Instead, I smiled like the cat who all but disappears except for his grin. I knew I wasn’t a pacifist, but I also knew I didn’t need to fight to have my own way in the world. That’s the way it was, and it might have continued that way for all time.

That’s the start to my story: just like Nick Carraway, with lessons to learn. There the similarity ends. My advice came direct from my pothead dad, who lives the quiet idealized life his generation longed for. He doesn’t have to wear the Che shirts his friends wear. Nope, not when he can maintain control over his existence with no pretenses. See, he wasn’t and isn’t a pacifist, either.

Sometimes, appearances can be deceiving. What are appearances for?

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Portland is a Dream Memoir: Life Seen Through a Tangle of Trees

DSCF0143Portland is a land viewed through shadows and trees. Portland is an image: a stark white house brilliant through the branches. It evokes a certain melancholia, a nostalgia for a life not lived–at least, not there. I lived there in an actual sense. Yet, I grew up with no real notion of how dense the shadows were, with no real understanding of what lay behind the dark windows of those houses–the ones lost in the trees. If I were to enter in through the gray door, what would wait beyond it? Would the house give up its mysteries?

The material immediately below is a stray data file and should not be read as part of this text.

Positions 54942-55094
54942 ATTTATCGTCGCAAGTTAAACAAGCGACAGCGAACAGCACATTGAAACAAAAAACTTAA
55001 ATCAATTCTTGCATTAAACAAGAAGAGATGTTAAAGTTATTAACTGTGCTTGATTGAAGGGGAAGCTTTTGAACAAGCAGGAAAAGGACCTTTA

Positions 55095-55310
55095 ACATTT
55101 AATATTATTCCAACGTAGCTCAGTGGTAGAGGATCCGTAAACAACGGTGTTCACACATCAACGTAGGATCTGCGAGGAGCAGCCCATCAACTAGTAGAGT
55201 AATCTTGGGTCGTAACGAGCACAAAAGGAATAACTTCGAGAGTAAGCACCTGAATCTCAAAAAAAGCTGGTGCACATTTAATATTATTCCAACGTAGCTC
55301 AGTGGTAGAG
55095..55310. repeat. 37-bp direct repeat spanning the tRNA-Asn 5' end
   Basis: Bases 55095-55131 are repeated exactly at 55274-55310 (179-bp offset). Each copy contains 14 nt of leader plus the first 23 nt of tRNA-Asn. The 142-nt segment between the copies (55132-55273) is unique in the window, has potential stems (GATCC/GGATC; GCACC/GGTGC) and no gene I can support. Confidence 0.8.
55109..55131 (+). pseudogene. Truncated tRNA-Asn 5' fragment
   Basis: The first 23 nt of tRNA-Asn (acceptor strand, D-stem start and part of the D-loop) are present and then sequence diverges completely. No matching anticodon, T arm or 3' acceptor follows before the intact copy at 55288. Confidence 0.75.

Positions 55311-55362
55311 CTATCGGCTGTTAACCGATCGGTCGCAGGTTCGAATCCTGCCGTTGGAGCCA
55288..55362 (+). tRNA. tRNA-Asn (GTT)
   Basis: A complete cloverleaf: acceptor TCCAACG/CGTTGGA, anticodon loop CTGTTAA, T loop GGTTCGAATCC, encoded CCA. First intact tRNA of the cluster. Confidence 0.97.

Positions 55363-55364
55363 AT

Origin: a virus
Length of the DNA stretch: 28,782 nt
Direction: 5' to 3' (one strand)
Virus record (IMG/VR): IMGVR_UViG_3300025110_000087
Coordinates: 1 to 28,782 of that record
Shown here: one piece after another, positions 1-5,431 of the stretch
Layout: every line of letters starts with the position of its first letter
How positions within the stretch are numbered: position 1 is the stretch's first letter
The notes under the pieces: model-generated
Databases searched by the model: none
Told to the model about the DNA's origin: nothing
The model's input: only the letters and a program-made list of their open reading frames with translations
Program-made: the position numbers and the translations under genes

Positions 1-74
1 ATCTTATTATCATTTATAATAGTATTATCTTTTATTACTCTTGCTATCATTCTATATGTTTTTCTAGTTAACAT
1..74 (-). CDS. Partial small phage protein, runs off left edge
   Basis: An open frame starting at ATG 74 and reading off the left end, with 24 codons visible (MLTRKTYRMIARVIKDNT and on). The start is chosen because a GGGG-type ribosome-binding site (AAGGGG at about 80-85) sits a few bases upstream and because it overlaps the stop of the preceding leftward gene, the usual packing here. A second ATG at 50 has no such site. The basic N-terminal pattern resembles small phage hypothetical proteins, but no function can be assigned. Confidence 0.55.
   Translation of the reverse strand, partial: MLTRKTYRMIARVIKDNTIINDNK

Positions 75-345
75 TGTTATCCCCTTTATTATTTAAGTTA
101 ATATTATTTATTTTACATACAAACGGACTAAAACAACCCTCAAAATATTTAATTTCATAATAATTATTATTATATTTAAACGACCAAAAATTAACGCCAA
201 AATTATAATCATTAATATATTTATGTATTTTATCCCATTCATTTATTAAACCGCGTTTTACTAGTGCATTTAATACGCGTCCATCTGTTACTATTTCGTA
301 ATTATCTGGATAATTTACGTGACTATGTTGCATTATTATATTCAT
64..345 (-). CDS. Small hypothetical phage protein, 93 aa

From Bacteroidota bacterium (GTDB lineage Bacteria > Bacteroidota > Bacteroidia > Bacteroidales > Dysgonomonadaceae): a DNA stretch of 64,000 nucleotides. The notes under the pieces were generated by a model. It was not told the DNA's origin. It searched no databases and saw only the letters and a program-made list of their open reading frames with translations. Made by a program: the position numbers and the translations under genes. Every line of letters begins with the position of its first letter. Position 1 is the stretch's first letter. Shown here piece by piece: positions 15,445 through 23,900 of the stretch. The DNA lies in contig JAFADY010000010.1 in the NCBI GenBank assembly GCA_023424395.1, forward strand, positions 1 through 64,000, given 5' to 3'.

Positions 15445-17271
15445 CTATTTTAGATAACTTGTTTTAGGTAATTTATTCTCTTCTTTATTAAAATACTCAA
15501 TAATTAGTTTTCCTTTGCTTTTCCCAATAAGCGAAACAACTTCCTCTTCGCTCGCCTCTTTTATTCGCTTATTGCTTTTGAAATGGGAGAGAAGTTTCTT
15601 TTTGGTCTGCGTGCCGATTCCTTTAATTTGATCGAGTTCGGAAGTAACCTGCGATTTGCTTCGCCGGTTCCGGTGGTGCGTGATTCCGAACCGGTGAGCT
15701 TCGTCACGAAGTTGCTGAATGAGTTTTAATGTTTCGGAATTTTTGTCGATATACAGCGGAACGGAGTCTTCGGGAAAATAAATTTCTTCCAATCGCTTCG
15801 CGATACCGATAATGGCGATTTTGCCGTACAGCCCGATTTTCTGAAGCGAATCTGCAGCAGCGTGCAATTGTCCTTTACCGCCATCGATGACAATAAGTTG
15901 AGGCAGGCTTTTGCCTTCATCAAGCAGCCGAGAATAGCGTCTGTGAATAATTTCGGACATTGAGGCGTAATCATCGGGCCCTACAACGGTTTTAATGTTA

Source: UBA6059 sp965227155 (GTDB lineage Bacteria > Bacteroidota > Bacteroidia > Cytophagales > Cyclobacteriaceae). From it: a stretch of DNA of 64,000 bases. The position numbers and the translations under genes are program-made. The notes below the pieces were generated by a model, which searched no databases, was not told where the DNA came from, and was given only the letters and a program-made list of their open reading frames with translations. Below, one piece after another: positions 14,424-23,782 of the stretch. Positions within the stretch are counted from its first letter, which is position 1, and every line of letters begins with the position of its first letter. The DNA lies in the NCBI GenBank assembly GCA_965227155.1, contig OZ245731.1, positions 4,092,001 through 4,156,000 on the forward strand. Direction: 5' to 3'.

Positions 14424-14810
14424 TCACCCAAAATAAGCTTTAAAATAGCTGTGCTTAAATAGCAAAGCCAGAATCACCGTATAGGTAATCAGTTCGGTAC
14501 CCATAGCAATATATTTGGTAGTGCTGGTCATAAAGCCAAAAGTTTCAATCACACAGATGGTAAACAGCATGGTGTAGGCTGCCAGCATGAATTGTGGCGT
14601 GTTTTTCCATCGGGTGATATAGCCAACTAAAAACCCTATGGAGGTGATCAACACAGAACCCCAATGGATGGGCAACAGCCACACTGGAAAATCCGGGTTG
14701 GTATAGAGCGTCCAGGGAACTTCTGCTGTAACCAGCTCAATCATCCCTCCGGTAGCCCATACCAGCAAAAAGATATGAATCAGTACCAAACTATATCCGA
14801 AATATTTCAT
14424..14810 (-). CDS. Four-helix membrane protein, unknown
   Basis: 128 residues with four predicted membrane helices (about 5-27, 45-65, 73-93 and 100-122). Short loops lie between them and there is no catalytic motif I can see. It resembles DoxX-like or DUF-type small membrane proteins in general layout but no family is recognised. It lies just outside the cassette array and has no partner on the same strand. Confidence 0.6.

Portland is a place of scenes. Everybody must belong to one. But for those who skirt the edges of society, observation is the only way in, and it isn’t a way in so much as it is a way through to the exit on the far side of the house. Last week, I visited Sellwood, which is a Portland neighborhood arrived at via the Sellwood Bridge. We crossed the bridge, my sister and her daughter and I, into a world of large old houses on a bluff. In the best spots, these houses are perched as beacons above the Willamette with clear views of the river and the city scene that lies across from it. As the afternoon was already darkening when we arrived there, a turn around a tight curve could suddenly open us up to the glow of the distant waterfront lights. If you’ve ever descended into Portland at night, you’ll remember the winding river lights, and you will–if you still carry a childlike joy–gasp at the memory. Portland, as seen from above the shadows of too many trees, is a place that glows. It glows because there’s a river below and heavy clouds above, and the lights in between reflect and refract in the water. And so it is in Sellwood when the streets take a turn to a view.